Walking through the vibrant neighborhoods of Yazd offered me an adventure which enriched my heart and soul with the delights of Iranian culture, history, and architecture. Yazd, a UNESCO heritage, is one of the few major cities in Iran where the historic fabric of the city has remained intact. Ancient neighborhoods, labyrinthine winding alleys, traditional and palatial houses, and wind towers (Baadgirs) characterize this great city. Along with Yazd’s adobe abodes, they become time machines that give you a wonderful ride in the paths of history. Meybod, Ardakan, and Bafgh are big towns in this region of Iran surrounded by Dasht-e-Kavir and Dasht-e-Loot (deserts with sand dunes).
Planning A Journey to Yazd:
First things first! How to get to the city and its sights, and where to settle?
- Fly to the city (Yazd’s airport is called Shahid Saddoughi)
- Travel on the train (The train stops at Yazd, Meybod, Bafgh, and Ardakan)
- Road trip (hop on a cab/bus and there you go! It only takes a few hours from Isfahan or Tehran)
- Don’t be disappointed by the fact that there is no underground system in the city. There are plenty of buses and taxis (plus Snapp & Tapsi = Iran’s Uber & Lift!) that eliminate the need for the subway.
And if you have a problem deciding on a place to stay, let me give you some recommendations:
Budget: Stay at hostels like “Rest Up”, “Good Feeling”, “Baadgir”, and “Friendly”.
Average: You will find plenty of options. Look up hotels like “Khane-ye-Baran (Baran House)”, “Saneek House”, “Narenjestan”, and “Kohan Kashaneh”.
Fancy: Check in at “Hotel Safaeeie”, “Hotel Daad”, “Moshir-al-Mamalek Hotel”, and “Hotel Arg”.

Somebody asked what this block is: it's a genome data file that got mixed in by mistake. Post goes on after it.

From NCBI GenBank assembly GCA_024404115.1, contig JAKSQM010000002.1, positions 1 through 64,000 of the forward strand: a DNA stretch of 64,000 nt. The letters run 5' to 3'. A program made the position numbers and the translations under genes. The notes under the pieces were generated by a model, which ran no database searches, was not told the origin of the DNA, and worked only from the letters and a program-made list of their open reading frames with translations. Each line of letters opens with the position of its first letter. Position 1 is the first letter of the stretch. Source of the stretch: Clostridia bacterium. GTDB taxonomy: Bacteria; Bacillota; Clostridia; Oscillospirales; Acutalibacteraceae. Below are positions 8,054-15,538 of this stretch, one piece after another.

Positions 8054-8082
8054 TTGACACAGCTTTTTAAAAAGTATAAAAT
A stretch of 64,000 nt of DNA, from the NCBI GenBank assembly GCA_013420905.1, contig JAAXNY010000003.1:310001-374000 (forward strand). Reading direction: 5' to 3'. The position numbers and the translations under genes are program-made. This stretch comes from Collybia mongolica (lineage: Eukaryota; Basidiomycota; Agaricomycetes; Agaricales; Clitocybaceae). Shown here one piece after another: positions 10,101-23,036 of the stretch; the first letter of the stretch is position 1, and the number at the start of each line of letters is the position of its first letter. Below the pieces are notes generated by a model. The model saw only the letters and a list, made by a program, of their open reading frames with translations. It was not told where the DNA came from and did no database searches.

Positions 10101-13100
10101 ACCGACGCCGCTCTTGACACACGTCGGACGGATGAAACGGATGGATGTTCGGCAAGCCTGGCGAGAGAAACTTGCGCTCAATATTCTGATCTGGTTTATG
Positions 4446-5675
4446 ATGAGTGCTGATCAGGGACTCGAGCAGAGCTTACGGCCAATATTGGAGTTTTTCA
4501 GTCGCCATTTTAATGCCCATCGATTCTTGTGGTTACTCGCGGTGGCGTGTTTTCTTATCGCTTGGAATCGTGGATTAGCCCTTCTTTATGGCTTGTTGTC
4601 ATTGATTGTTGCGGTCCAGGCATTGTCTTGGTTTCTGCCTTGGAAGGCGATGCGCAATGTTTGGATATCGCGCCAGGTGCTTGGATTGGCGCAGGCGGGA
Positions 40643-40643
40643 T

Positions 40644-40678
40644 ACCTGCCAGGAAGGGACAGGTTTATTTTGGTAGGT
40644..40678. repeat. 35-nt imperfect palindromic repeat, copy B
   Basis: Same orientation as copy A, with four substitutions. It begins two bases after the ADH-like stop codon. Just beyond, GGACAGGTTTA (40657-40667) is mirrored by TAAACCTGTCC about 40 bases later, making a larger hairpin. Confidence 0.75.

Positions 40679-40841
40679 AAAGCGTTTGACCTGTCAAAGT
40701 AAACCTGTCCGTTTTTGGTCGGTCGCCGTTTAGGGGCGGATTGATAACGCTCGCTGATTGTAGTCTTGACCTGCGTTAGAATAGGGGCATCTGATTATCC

(lodging costs range from 500,000 to 5,000,000 Rials)
Choosing an outfit: How’s the Weather in Yazd?
Iran is a four seasons country, from Ardabil’s snowy top mountains to Kavir’s sand dunes, from Mazandaran’s green forests to the Persian Gulf’s sandy beaches, the palette of nature has every color you would like. However, many people travel there for its deserts, warm days, and cool, breezy night. (wonderful, isn’t it?) If you seek such delights, Yazd is the place to go!
I do not recommend visiting Yazd in summer, the sun is scorching hot at this time of the year. Winter weather is fine during the day, but it gets biting cold at night and you should put on warm coats or jackets. THE BEST TIME to visit Yazd, however, is spring. The weather is tremendously lovely and the sun does not bother your skin.
Yazd’s Wonders: A Sightseeing Agenda
Now let’s talk about all the fantastic places and monuments that you should not miss in the city of fire & adobe.
The Ancient Fabric of the City:
Are you looking for Aladdin vibes? Wander in the old districts of Yazd, among the mud-brick buildings, thatch lanes, and glimmering domes. Leave aside your GPS maps and savour every step you take. In the course of this amazing experience, you can meet the locals and rest in the traditional hotels and guesthouses. Many of these houses allow you to step on the roof to have a picturesque panoramic view of the city, its domes, minarets, and towers.
Ghanaats and Baadgirs:
Yazd is famous for its architectural innovations for using and accessing natural resources. Pay a visit to Ghanaats, systems of underground irrigation, and Baadgirs, wind towers, or, air conditioning systems that direct the breeze downwards to the rooms of the house. These structures that trace the development of urban life in Yazd will undoubtedly inspire you.
This place took my breath when I first saw it. A fine example of Islamic-Iranian art and design, it is the most iconic square in Yazd. Located in the city center, this magnificent square hosts the Amir Chakhmagh mosque, the grand covered Bazaar, and a reservoir.
It is a place of beauty and symmetry, alive with people and shops. Tourism planners and tour guides never leave out ‘Amir Chakhmaq’ from their must-go lists. The tall tiled facade of the mosque will mesmerize every visitor with its sense of divine perfection.
The Great Mosque of Yazd (Masjed-e-Jame):
Since it took about a century to be constructed, this mosque is an attractive combination of Azeri, Ilkhani, and Timurid architecture. Do not stop after seeing Iran’s highest minarets, go inside to see its vast hall, veranda, splendid Mihrab, and the intricate tile-work. “Zarch” Ghanaat is also located inside this mosque.